Just as planes have “black boxes” that record information investigators can use to understand the cause of an aviation accident, commercial vehicles often have a “Heavy Vehicle Event Data Recorder” (HVEDR). 

Although HVEDRs are not specifically designed to capture data in the event of a crash, these devices do take regular automatic snapshots of a truck’s performance; a crash can trigger an event recording on many models. 

In the event of an accident, this data can show what went wrong. This information can be extremely valuable in helping to prove a claim against the truck driver.

What Kind Of Information Does The HVEDR Store?

There are differences between HVEDR manufacturers. Generally speaking, HVEDRs draw information from sensors placed in locations throughout the vehicle, such as the transmission tail shaft, the throttle, the engine crankshaft, the brakes, and the clutch pedal. 

The data captured by these sensors may include:

  • Seat belt usage
  • Airbag faults
  • Longitudinal collision accelerations
  • Vehicle speed
  • Brake usage
  • Vehicle position history
  • Active and historic diagnostic codes

This data may provide helpful information about how a truck crash occurred and who is at fault. 

Can HVEDR Data Be Accessed By The Plaintiff In A Personal Injury Case?

After an accident, technicians employed by the truck’s owner usually download and analyze a vehicle’s HVEDR data. Responding law enforcement may also download the information, depending on the type of HVEDR system in the truck and the state of the vehicle after the accident.

HVEDRs are not usually designed to store data permanently, and data may be lost during truck repairs. Just restarting the ignition can sometimes be enough to wipe out the storage. This leaves a short window of time for the retrieval of crucial information.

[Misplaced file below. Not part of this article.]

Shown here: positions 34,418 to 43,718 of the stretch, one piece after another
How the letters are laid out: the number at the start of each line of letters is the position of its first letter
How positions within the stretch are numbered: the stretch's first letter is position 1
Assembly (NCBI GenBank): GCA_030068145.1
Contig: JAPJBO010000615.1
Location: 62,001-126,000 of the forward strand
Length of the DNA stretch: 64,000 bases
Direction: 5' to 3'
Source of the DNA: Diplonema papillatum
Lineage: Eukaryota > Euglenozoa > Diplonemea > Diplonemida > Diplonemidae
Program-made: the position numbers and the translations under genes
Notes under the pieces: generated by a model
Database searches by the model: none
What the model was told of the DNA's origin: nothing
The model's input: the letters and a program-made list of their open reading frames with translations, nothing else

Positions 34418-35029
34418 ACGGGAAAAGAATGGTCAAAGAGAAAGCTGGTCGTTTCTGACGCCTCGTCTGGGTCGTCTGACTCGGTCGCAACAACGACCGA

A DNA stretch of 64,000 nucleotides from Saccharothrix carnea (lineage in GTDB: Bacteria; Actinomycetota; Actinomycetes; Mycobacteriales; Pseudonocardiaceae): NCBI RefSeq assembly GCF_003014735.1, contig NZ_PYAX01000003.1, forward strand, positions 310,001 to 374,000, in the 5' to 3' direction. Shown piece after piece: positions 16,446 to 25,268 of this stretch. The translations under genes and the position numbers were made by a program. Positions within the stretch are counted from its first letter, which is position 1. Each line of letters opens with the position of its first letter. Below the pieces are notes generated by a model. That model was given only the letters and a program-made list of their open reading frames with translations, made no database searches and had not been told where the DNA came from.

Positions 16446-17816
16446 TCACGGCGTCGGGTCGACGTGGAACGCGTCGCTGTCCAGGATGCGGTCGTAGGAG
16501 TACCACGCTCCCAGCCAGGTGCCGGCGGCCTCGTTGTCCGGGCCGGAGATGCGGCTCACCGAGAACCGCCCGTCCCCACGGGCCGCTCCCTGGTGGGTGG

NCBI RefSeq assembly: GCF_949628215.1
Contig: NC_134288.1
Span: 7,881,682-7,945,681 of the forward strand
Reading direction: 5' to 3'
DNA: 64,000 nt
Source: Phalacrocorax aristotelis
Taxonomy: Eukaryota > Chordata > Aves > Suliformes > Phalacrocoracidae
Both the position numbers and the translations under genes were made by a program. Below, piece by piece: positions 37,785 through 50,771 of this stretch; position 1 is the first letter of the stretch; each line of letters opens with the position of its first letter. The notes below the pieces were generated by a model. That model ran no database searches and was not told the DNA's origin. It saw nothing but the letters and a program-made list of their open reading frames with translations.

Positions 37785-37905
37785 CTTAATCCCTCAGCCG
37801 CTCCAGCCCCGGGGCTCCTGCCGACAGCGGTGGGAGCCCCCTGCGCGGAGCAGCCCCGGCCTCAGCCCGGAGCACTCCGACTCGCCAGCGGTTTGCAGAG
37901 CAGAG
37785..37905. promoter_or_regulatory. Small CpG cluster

If the police have accident data from an HVEDR, they will usually share it with the injured party upon request. But often, the police do not have the time or resources to download and secure the HVEDR data. Hence, the injured party needs an experienced lawyer who understands the importance of taking immediate action to ensure the data is preserved as evidence. 

An injury lawyer will typically locate the commercial truck, contact the trucking company, and retain an expert to help download the HVEDR. If the trucking company refuses to cooperate, the lawyer will need to file a lawsuit to gain access to the HVEDR and other critical evidence such as dash camera video.

What Should You Do After A Trucking Accident?

Trucking-related accidents can have serious legal and financial consequences, as well as debilitating injuries. If you’re involved in an accident with a truck, remember that time is of the essence — HVEDR data can be lost and other evidence, such as witnesses’ memories, can also fade.

You need an experienced attorney who understands these stakes and will know how to make a strong case on behalf of you and your family. Attorney Jason Stephens at Stephens Law, PLLC, has helped hundreds of other trucking accident victims, and he can help you.

Contact Our Car Accident Law Firm in Fort Worth, TX

If you’ve been injured in an accident in the Dallas – Fort Worth area and need legal help, contact our Fort Worth truck accident lawyers at Stephens Law Personal Injury | Wrongful Death | Truck Accidents to schedule a free consultation.

Stephens Law Personal Injury | Wrongful Death | Truck Accidents
1300 S University Dr # 300
Fort Worth, TX 76107
(817) 420-7000